In this study, we performed three experiments utilizing whole genome sequencing to define all of the genetic variations associated with reprogramming. Our data suggest that most mutations in iPSCs are random and benign, occurring prior to reprogramming; these pre-existing mutations are “captured” by the cloning event itself. In one experiment, all tested iPSC clones were derived from the same pool of rare founding cells that contained a shared set of mutations. Although these mutations may simply mark “elite” cells with a reprogramming advantage (a model that was thought to be unlikely by Yamanaka (Yamanaka, 2009)), some could potentially contribute to reprogramming fitness by cooperating with reprogramming factors. Our data suggest that preexisting mutations in somatic cells will be captured by any reprogramming strategy that is used, since cell cloning is required for iPSC generation. By sequencing large numbers of iPSC clones, recurring mutations in pathways that affect reprogramming efficiency may be discovered; these mutations may reveal novel approaches to improve reprogramming efficiency and safety.
To investigate the genetic events associated with transcription factor-mediated reprogramming, we generated murine iPSC lines using an established polycistronic lentivirus containing three transcription factors, OCT4, SOX2, and KLF4 (OSK) (Chang et al., 2009). Although it is now possible to reprogram somatic cells using non-integrating vectors, the use of an integrating reprogramming vector was necessary to provide a definitive and unique genetic mark for each iPSC clone, which was crucial for all subsequent steps of the analysis. We transduced mouse fibroblasts derived from three different mouse strains. The three donor mice had very different breeding histories: the embryo used to make mouse embryonic fibroblasts (MEFs) in experiment 1 was a WT littermate from an intercross between Ybx1 +/− founders (Lu et al., 2005). The donor for the WT tail tip fibroblasts (TTFs) used in experiment 2 was a WT littermate from an intercross between Casp9 +/− mice (Zheng et al., 2000). The MEFs used in experiment 3 were derived from a Gusb −/− embryo from an intercross between congenic Gusb +/− mice, a murine disease model for Mucopolysaccaridosis type VII (MPSVII) that has been maintained as an inbred strain at the Jackson Laboratory. Details of cell culture, transduction, and iPSC generation are provided in the Experimental Procedures, and are listed in Table 1.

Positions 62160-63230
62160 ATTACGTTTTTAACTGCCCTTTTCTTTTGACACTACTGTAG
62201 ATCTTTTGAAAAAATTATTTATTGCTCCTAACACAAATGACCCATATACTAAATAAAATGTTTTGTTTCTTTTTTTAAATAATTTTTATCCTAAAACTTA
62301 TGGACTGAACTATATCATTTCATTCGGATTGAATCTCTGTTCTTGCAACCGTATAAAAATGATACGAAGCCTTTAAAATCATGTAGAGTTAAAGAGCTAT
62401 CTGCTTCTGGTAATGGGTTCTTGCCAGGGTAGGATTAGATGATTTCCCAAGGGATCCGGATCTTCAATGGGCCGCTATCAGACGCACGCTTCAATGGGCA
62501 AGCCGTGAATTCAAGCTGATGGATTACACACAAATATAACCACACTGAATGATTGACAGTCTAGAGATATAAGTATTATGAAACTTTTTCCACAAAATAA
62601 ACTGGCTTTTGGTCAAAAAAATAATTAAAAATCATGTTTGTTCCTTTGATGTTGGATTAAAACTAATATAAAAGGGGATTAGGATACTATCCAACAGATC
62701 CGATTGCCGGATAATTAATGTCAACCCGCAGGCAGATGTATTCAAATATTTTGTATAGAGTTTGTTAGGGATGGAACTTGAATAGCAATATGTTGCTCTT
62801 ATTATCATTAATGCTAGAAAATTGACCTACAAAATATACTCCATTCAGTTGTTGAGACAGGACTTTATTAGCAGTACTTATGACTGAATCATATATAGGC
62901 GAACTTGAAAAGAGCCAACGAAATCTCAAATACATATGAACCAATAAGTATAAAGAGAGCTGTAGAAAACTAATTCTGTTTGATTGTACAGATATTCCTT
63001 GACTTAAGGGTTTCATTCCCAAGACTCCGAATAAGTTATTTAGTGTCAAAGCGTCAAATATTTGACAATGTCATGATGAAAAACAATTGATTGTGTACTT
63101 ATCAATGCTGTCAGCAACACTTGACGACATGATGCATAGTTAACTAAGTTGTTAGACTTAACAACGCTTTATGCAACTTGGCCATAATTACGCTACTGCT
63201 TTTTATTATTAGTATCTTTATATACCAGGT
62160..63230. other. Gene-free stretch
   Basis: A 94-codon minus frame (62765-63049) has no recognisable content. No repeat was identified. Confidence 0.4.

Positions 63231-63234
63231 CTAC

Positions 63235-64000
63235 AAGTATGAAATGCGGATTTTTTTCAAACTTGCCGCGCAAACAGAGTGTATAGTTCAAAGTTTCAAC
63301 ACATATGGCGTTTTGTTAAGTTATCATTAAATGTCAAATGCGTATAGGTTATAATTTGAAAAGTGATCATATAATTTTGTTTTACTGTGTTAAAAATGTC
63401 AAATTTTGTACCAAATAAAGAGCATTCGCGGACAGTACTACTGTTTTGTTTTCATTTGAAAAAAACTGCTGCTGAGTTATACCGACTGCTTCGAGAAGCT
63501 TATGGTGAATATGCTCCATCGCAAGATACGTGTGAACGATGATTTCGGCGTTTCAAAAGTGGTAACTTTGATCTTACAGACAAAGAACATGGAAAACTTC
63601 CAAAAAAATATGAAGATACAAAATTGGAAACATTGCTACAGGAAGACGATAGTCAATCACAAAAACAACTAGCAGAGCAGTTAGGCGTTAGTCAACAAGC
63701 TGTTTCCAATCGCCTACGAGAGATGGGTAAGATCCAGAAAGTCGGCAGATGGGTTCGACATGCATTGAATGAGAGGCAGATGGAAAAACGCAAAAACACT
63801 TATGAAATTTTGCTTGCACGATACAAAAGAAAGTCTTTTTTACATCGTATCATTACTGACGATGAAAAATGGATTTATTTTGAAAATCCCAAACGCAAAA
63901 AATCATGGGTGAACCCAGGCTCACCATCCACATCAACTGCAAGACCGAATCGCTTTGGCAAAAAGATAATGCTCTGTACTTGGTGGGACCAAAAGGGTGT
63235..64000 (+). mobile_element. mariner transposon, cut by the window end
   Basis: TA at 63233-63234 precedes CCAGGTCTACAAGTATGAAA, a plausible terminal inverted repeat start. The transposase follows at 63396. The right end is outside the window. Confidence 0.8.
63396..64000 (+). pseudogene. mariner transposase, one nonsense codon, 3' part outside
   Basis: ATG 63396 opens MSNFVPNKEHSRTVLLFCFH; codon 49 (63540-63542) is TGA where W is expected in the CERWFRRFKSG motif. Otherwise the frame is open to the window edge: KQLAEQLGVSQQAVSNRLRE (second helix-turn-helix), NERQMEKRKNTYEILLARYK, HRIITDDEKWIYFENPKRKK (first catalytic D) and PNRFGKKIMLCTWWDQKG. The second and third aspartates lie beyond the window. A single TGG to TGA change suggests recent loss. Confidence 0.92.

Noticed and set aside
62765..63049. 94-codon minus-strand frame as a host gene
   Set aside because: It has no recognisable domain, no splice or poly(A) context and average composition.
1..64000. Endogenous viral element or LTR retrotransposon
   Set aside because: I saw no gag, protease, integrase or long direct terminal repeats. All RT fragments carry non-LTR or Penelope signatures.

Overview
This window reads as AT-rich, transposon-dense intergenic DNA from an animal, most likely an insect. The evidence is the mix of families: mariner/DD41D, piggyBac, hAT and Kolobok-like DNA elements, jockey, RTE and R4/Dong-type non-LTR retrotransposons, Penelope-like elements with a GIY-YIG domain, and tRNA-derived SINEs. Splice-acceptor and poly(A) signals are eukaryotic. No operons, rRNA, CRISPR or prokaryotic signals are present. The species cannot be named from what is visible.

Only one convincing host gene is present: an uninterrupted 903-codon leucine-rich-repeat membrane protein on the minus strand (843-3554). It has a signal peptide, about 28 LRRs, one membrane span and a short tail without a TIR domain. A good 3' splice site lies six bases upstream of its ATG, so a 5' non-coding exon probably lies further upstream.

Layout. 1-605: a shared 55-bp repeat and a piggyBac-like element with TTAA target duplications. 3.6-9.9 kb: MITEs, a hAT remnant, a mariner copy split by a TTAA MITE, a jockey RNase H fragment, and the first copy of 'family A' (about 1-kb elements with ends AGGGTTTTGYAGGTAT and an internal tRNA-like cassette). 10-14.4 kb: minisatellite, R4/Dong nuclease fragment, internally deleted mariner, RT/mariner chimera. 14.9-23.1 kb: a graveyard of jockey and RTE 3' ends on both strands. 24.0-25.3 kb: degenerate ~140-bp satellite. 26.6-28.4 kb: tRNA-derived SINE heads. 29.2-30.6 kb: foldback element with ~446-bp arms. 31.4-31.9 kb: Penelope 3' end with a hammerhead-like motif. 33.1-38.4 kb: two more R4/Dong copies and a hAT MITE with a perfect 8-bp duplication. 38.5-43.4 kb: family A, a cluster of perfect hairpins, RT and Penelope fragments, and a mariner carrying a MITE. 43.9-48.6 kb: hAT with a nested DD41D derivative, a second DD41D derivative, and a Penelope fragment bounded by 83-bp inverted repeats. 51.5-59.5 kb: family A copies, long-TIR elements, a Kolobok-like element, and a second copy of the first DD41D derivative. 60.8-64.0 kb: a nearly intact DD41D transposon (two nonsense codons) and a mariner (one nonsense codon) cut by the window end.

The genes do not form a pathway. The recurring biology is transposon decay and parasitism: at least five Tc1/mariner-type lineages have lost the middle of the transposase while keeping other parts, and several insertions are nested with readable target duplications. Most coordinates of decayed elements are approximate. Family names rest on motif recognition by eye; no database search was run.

All clones were examined for morphology and alkaline phosphatase reactivity, as well as expression of the pluripotency markers SSEA-1, Nanog, and Oct4. All clones had characteristics of embryonic stem cells (Table 1). Since experiment 3 utilized MEFs derived from a disease model known to have growth and developmental defects (MPSVII is caused by a frameshift mutation in the Gusb gene that creates a null allele), we extensively characterized these iPSC lines (Meng et al., 2010; Sands and Birkenmeier, 1993). Affymetrix Mouse Exon 1.0ST arrays were used to compare expression patterns in MPSVII iPSC lines, and embryo-derived MPSVII ES cells (GEO Accession GSE36017). Unsupervised hierarchical clustering analysis showed that the iPSC clones and ES cell lines clustered randomly, suggesting that their global patterns of gene expression are highly similar (Figure S1a). The methylation status of the Oct4 and Nanog gene promoters was analyzed by bisulfite modification of genomic DNA from each of the four lines, along with ES cell and MEF controls. The promoter region of each gene was amplified after bisulfite treatment with bisulfite-specific primers, followed by deep digital sequencing of the amplicons on the Roche/454 FLX platform. Each CpG dinucleotide was covered by an average of 2,944 reads (range 107 to 6,129), and the percentage of methylated C residues was determined at each position. The Oct4 and Nanog promoters were extensively methylated in MEFs, but were relatively unmethylated in ES cells or iPSCs (Figure S1b). Lastly, NOG mice were injected with 1 million iPSCs from each of the four iPSC lines; each line formed cystic teratomas containing all 3 germ layers (Figure S1c).